Chief Editor

News and Views


Craniosynostosis is one of many problems where the pediatric population now and then visits a doctor, viz. a pediatrician, a neurosurgeon or a plastic surgeon. Unfortunately the incidence in India is not known when compared to the western literature. A Medline database search reveals less then thirty articles from India, most of them are anecdotal case reports whereas a similar search with the keyword ‘craniosynostosis’ reveals more then 4900 articles from the western world. The reason why we are far behind in numbers in this particular condition is either due to lack of awareness, ignorance or due to less emphasis on cosmetics when there are many more core issues to focus onto. They are also commonly passed off as positional skull abnormality due to head position that would get corrected with time. Even if reported, they present at a much older age when the results are not as good as in infants.

By definition, craniosynostosis is premature closure of skull sutures before the complete development of brain. It is either syndromic or non syndromic, the latter is more commonly encountered. There are hundreds of syndromes associated with craniosynostosis but the commoner ones are Crouzon’s, Apert’s, Pfeiffer and Saethre–Chotzen syndromes and they are autosomal dominant. The non syndromic ones are usually sporadic but one study quoted 6% of genetically–linked scaphocephaly.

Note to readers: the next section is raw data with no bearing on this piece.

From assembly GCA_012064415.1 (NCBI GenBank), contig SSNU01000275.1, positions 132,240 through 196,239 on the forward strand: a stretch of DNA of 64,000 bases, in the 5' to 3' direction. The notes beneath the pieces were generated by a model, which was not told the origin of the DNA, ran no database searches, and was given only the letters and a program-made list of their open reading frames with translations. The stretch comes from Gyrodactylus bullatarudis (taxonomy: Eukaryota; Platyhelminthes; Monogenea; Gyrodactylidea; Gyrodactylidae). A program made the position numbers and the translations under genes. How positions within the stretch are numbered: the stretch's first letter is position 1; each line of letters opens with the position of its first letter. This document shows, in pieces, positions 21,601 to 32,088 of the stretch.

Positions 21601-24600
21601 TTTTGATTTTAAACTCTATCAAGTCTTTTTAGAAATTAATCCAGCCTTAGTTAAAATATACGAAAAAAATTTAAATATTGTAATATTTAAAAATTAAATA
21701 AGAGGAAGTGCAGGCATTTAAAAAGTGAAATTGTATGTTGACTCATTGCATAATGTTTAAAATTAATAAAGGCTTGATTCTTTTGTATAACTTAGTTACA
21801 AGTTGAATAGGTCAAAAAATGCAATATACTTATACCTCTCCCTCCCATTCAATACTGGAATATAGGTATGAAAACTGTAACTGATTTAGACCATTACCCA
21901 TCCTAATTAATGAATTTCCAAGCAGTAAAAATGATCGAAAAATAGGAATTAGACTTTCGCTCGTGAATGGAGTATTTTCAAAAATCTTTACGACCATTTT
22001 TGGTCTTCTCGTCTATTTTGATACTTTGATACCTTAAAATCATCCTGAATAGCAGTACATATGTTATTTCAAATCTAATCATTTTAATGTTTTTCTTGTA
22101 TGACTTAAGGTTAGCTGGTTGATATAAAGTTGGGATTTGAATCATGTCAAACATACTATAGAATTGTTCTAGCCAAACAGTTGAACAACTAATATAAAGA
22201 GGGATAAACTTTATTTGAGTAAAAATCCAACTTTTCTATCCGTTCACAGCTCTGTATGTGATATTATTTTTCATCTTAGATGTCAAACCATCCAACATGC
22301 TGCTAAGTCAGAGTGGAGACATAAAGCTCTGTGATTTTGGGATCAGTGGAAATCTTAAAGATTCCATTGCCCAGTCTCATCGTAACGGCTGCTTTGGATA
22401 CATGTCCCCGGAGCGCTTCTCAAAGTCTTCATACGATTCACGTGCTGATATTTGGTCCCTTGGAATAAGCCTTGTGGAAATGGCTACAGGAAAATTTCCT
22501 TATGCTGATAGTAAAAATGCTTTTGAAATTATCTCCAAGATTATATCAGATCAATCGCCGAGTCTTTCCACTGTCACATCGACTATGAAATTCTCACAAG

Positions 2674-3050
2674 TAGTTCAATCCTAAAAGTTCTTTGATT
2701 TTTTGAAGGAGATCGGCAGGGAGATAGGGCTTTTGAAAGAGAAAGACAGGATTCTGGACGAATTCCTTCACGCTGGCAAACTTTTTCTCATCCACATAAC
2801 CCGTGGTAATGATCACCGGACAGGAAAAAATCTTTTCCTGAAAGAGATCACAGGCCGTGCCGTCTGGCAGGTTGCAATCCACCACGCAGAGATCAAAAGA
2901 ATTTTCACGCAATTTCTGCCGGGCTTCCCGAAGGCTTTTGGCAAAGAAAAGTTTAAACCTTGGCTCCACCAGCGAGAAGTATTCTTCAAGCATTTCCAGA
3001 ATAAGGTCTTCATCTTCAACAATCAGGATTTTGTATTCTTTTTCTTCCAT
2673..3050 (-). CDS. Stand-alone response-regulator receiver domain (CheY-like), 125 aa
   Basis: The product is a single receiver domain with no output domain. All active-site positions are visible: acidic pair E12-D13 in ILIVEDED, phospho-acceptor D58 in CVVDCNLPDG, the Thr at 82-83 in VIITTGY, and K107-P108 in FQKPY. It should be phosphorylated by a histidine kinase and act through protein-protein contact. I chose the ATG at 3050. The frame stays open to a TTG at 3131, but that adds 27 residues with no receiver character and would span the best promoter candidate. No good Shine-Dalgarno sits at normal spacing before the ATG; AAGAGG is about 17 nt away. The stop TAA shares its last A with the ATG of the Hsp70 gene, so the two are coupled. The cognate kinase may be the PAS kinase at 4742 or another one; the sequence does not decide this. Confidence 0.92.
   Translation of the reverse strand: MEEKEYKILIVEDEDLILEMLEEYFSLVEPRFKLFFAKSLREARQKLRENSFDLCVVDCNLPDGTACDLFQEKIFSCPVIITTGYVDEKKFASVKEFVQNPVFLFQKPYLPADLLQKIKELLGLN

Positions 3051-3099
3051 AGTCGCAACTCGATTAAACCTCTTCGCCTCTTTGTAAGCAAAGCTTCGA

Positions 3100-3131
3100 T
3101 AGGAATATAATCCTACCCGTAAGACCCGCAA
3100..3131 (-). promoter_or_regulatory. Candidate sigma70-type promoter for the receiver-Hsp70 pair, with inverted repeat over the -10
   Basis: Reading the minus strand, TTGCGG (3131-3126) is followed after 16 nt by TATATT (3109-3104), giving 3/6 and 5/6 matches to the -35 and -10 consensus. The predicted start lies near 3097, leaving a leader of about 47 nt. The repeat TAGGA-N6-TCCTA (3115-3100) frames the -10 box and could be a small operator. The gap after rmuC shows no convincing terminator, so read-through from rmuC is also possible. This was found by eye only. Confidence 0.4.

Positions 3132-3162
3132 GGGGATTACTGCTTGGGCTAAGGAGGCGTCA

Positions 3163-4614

Children with abnormally–shaped skulls are prey to great psychological trauma due to taunting from their peers. There are also reports of delayed poor cognitive performances or even raised intracranial pressure in these children. Lots of ocular abnormalities like squint, nystagmus or optic atrophy may occur when anterior sutures are involved. The common genes involved are FGRF 1 and 2 and TWIST genes though a huge list of genes are being associated with this condition.

The diagnosis is simple by clinical observation and skull radiographs. High definition 3D CT scan of skull aids in better planning but comes at the cost of radiation exposure to small babies which can better be avoided. The treatment is surgical by remodelling of skull bones and is done in neurosurgical and plastic surgery centers. Best results are obtained in infants less then 9 month, a relatively simple and safe surgery. So, the time has come to shed off the myth that craniosynostosis is just a cosmetic deformity and let the babies get treated in the right age by the right surgeon for the right results before it casts its ugly shadow with malfunctioning of the maldeveloped brain. (Dr Suchanda B, Neurosurgeon, suchanda@hotmail.com)

Children can now be prescribed the antihypertensive Benicar